Exploring the construction of inclusive educational communities in Greece: case studies of secondary schools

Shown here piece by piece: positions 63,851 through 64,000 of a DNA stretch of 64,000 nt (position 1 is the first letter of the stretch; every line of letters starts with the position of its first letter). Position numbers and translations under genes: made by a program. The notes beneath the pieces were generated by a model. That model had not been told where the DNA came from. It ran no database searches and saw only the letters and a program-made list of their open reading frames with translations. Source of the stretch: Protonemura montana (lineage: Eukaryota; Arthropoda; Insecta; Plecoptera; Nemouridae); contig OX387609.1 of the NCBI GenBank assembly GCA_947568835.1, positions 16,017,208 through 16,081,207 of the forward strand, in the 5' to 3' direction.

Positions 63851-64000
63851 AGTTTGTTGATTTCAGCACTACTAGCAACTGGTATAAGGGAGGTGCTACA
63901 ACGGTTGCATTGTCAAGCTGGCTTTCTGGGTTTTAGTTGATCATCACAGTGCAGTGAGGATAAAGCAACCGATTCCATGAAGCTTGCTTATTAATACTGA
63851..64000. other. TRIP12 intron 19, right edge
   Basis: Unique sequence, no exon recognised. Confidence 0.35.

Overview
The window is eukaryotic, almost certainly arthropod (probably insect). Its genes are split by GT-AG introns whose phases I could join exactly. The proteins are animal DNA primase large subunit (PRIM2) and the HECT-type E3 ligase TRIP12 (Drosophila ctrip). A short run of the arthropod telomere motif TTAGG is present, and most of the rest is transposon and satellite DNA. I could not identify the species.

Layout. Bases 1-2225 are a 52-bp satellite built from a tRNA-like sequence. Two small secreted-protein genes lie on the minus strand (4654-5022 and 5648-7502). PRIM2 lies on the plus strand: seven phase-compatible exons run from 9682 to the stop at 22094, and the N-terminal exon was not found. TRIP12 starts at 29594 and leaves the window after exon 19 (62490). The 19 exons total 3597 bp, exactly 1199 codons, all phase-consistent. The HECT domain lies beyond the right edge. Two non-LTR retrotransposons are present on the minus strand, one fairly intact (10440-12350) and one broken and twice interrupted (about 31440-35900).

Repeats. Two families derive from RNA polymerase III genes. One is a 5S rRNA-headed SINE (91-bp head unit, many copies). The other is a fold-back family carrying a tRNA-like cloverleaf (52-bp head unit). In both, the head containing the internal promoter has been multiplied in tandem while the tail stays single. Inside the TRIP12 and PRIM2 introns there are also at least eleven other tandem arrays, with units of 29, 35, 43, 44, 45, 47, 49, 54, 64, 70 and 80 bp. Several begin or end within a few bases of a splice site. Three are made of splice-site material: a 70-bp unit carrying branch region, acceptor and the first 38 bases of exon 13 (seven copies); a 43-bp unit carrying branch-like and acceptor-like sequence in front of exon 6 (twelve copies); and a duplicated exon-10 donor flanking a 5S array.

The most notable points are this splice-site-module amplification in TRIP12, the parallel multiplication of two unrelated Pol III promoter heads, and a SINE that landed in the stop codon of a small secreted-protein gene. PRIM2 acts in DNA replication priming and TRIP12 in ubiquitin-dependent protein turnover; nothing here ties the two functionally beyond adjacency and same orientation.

This study sought to utilise social constructionism theory and the case study approach to conceptualise the complexity of building inclusive educational communities in the Greek context. Specifically, it explores the ways in which school stakeholders' narratives of professional self are used to explore and understand the construction of inclusive communities. Additional dimensions influencing this kind of narration include those of family, community, and policy narratives. The study is drawing on a qualitative instrumental case study design to examine three urban secondary schools with different legal definitions and approaches to inclusion in the suburbs of a large Greek city. The research design included non-participatory classroom observations of school practice, semi-structured interviews with head teachers, subject teachers and parents, and scrutiny of relevant policy documents. Absent a universal definition and approach to inclusion in secondary education, a framework is developed to identify key elements in the construction of inclusive education in these secondary schools. The findings demonstrate that multiple kinds of inclusion may exist in the Greek context, as each school conceptualizes and responds to these elements differently. The nature of school members' decisions about the implementation of inclusive policy was found to be influenced by the nature of these conceptualisations, as well as the relations developed within and beyond school boundaries. This framework has the potential to be applied to other educational contexts.